How to Read Piano Music

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How to Read & Play Piano Music

Woman Playing Piano
Jorge Rimblas / Getty Images

Preparing to Read Piano Music

Now that you’ve familiarized yourself with the notes of the keyboard and treble staff, it’s time to put them together and start playing the piano!

In this lesson, you will:

  1. Learn how to read treble staff piano music.
  2. Play simple chords and melodies on your piano.
  3. Learn how to play the C major and G major scales.

How to Touch the Piano

  1. Sit upright at middle C.
  2. Keep your wrists loose, yet sturdy. Hold them fairly straight, avoiding any noticeable angles.
  3. Place your fingers 1 or 2 inches from the edge of the white keys. Stay off the thinnest areas of the naturals next to black keys.
  4. Relax your left hand on your knee or bench; he’s sitting this one out.
  5. Print the lesson if you plan to practice this lesson at your leisure.

Let’s begin: Continue to your first C major scale.

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Play the C Major Scale

C major piano scale.
Image © Brandy Kraemer

Playing the C Major Scale on Piano

Take a look at the treble staff above. Middle C is the first note on the ledger line below the staff.

The C major scale above is written with eighth notes, so you will play two notes for each beat (see How to Read Time Signatures).

Try It: Tap out a steady, comfortable rhythm. Now, make it slightly slower: this is the rhythm you should use for the rest of the lesson. After you’re able to play the complete lesson with a flawless beat, you may adjust your playing speed. For now, moderation will help you develop your ear, hand, rhythm, and reading skills evenly and thoroughly.

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Playing the C Major Scale

Descending C major scale.
Image © Brandy Kraemer

Playing Descending Piano Scales

By now, you might be wondering where to put your fingers. To play a descending C major scale, begin with your littlest finger. After your thumb plays the F (purple), cross your middle finger onto the following E (orange).

You’ll learn more about finger placement on the piano keyboard after you’re more comfortable reading notes. For now, just keep a good posture, and take your time.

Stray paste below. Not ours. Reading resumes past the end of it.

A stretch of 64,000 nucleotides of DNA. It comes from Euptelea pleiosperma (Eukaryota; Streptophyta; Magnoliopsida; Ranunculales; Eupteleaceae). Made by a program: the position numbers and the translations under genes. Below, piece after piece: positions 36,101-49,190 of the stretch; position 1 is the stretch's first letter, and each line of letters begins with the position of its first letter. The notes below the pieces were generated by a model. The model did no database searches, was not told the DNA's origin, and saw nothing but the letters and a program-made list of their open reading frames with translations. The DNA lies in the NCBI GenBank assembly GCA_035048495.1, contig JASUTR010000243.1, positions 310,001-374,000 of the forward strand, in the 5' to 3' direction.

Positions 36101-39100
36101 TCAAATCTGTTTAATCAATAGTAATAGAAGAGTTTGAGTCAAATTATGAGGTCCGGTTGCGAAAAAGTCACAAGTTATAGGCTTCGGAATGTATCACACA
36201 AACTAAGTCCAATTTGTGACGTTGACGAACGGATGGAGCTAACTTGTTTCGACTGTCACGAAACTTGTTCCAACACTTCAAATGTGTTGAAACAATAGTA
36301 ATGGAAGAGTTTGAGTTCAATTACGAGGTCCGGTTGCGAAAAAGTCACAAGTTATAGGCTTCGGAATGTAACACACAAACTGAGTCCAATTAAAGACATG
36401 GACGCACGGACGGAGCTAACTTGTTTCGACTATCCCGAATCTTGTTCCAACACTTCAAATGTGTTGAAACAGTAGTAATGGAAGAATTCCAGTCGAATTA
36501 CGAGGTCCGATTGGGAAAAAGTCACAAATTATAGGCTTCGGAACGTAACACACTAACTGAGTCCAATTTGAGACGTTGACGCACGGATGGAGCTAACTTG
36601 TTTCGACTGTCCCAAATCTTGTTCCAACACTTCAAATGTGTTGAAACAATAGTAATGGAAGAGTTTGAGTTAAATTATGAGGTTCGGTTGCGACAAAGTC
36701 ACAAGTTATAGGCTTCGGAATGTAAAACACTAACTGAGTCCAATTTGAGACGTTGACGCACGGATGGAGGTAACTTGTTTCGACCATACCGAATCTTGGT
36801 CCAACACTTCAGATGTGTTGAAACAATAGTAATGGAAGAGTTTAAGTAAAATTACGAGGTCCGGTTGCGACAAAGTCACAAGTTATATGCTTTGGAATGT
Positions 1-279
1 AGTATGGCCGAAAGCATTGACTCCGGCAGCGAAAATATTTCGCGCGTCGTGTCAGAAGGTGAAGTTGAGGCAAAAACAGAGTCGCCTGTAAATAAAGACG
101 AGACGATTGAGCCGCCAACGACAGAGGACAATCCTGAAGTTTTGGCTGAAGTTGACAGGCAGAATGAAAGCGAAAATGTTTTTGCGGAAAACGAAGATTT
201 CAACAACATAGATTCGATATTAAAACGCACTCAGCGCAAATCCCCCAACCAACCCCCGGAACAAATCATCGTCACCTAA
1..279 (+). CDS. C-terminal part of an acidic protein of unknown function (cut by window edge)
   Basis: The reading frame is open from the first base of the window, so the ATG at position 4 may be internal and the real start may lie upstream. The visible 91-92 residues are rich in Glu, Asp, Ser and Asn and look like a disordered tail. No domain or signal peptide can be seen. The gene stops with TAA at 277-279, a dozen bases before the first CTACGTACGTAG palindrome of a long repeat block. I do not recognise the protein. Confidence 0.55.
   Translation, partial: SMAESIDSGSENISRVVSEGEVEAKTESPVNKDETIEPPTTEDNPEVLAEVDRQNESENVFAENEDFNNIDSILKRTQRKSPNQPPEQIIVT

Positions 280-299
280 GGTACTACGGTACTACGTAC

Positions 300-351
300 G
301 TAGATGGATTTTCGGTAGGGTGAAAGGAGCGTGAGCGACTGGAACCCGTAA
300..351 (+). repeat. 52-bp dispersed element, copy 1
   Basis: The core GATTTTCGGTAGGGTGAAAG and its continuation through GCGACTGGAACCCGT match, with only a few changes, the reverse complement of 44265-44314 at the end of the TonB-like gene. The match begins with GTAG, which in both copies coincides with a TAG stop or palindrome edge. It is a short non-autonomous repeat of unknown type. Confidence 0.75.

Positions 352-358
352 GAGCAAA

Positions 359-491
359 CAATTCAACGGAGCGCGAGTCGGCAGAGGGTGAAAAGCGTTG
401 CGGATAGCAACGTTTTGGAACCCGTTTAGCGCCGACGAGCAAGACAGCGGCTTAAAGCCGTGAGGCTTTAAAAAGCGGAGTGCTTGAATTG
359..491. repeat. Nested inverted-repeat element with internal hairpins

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Play a C Major Practice Scale

Practice scale in C major.
Image © Brandy Kraemer

C Major Ascending Scale

Practice this climbing C scale slowly. You’ll see it’s quite easy to play; two notes forward, then one note back, and so on.

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Play a Simple Piano Melody

C major piano song.
Image © Brandy Kraemer

Reading Note Lengths

Take a look at the next measure of the same passage. The very last note is a quarter note, and will be held for twice as long as the rest of the notes in the passage (which are eighth notes). A quarter note is equal to one beat in 4/4 time.

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Play the G Major Piano Scale

Ascending G major piano scale.
Image © Brandy Kraemer

Playing Accidentals on the Piano

Now let’s step outside the key of C and explore the G major scale.

G major has one sharp: F#.

  • On the staff, the F# will be marked only once: in the key signature.
  • On your keyboard, find any F# and remember its position. It’s the first of three black keys.

Remember, in G major, F will always be sharp unless marked by a natural sign.

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Playing Simple Piano Chords

A descending G major piano scale.
Image © Brandy Kraemer

Playing Simple Piano Chords

To play piano chords, you’ll need to learn the basic finger patterns.

  • The G major chord above is a four-note chord. Right-handed four-note chords should be played with the thumb and pinky on the lowest and highest notes, respectively.
  • The middle fingers are generally up to you, but try to use your index and ring fingers for the middle notes whenever possible.
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Play a Simple Tune in G

A piano tune in G major.
Image © Brandy Kraemer

Let’s see how well you can do on your own. Play the above measures at a slow, steady pace.

The symbol at the end of the first measure is an eighth rest, indicating silence for the duration of an eighth note.